John Williams, president of the Federal Reserve Bank of San Francisco.
Stephen Lam | Reuters
Torturously slow recoveries from recessions and low inflation are here to stay unless policymakers can get a better grip on how to stabilize the global economy in an era of lower interest rates, a top Federal Reserve policymaker said on Tuesday.
“Experience teaches us that it is better to prepare for the future than wait too long,” New York Fed President John Williams said in remarks prepared for delivery at a policy conference in Zurich, Switzerland. “Ultimately, failure to prepare often means preparation for failure.”
Lower birthrates are keeping population growth down in the world’s wealthier economies and technological advancement has shifted down to more normal levels. Each trend is capping how much economies can grow, Williams said.
The lower growth leads to less investment and aging populations in those advanced economies increases saving. Lower demand for and a higher supply of savings has reduced the “neutral” level of interest rates around the world that would, in theory, not restrict or heat up the economy.
Those factors keep rates close to zero, where they lose their potency to respond to a recession, the economist argued, adding that there is no sign that “neutral” rates will go back to previously normal levels absent a change in demographics or a scientific or technological breakthrough. The Fed has set rates in the United States between 2.25-2.50%, but they are lower and in some cases even negative in places, such as Japan and Europe.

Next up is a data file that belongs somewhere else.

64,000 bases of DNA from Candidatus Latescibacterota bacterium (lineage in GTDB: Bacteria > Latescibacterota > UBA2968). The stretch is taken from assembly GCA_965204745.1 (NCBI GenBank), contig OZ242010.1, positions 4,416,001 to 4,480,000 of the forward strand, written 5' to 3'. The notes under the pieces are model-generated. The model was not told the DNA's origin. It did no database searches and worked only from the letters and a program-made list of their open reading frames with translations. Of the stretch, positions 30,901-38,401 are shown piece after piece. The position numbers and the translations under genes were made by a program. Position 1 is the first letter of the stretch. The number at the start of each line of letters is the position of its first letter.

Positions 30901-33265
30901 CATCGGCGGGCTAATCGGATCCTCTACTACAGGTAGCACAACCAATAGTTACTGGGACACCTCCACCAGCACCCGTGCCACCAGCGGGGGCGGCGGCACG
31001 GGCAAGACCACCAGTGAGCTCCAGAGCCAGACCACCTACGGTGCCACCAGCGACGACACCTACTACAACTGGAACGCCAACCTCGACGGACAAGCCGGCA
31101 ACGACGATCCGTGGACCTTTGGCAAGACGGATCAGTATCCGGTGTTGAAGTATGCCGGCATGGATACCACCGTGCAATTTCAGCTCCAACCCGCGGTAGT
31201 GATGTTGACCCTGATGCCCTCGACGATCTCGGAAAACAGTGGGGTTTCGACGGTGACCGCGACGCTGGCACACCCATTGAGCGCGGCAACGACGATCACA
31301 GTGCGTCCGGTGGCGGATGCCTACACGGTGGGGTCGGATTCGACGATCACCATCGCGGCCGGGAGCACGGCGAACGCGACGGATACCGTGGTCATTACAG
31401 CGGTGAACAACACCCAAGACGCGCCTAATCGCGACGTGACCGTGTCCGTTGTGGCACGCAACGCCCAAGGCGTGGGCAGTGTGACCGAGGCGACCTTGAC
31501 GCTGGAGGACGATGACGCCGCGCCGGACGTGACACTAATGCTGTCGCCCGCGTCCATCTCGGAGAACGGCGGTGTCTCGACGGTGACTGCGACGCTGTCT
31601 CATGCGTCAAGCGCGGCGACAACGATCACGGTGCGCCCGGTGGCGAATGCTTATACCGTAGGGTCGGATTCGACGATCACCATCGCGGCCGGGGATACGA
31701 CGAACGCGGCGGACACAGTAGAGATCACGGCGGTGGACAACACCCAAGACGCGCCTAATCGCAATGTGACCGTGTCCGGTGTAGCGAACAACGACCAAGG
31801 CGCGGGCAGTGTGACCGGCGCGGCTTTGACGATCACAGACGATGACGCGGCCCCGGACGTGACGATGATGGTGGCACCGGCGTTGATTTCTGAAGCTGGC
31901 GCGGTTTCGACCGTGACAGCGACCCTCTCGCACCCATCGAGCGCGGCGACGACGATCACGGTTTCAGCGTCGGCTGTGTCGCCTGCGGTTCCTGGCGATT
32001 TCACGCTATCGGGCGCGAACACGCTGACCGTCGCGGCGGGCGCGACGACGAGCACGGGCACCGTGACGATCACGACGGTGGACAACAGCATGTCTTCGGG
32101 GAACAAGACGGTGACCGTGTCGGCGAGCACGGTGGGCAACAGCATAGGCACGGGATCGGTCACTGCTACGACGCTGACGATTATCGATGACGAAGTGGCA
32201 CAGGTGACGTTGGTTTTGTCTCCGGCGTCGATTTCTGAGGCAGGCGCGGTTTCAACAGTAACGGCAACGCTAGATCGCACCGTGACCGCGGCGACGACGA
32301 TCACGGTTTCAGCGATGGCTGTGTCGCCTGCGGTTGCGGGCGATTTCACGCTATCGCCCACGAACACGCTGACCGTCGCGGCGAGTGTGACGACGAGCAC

Williams, who earlier in his career was a researcher at the San Francisco Fed, is known for helping develop estimates of what the “neutral” interest rate might be. Now, he is pushing to encode some of that thinking in how the Fed approaches inflation from now on.
As part of a broad policy review, Williams has been advocating for the Fed to systematically respond to periods of tepid inflation by keeping U.S. interest rates “lower for longer.”
But any alternatives to the Fed’s current approach could be controversial, raising questions about whether the Fed can actually live up to even more complex commitments to meet a 2% inflation target it has frequently missed.
The Fed’s preferred measure of inflation, the “core” personal consumption expenditures (PCE) price index excluding the volatile food and energy components, slowed to an annual rate of 1.6% in March.
“Investors view these low inflation readings not as an aberration, but rather a new normal,” Williams said.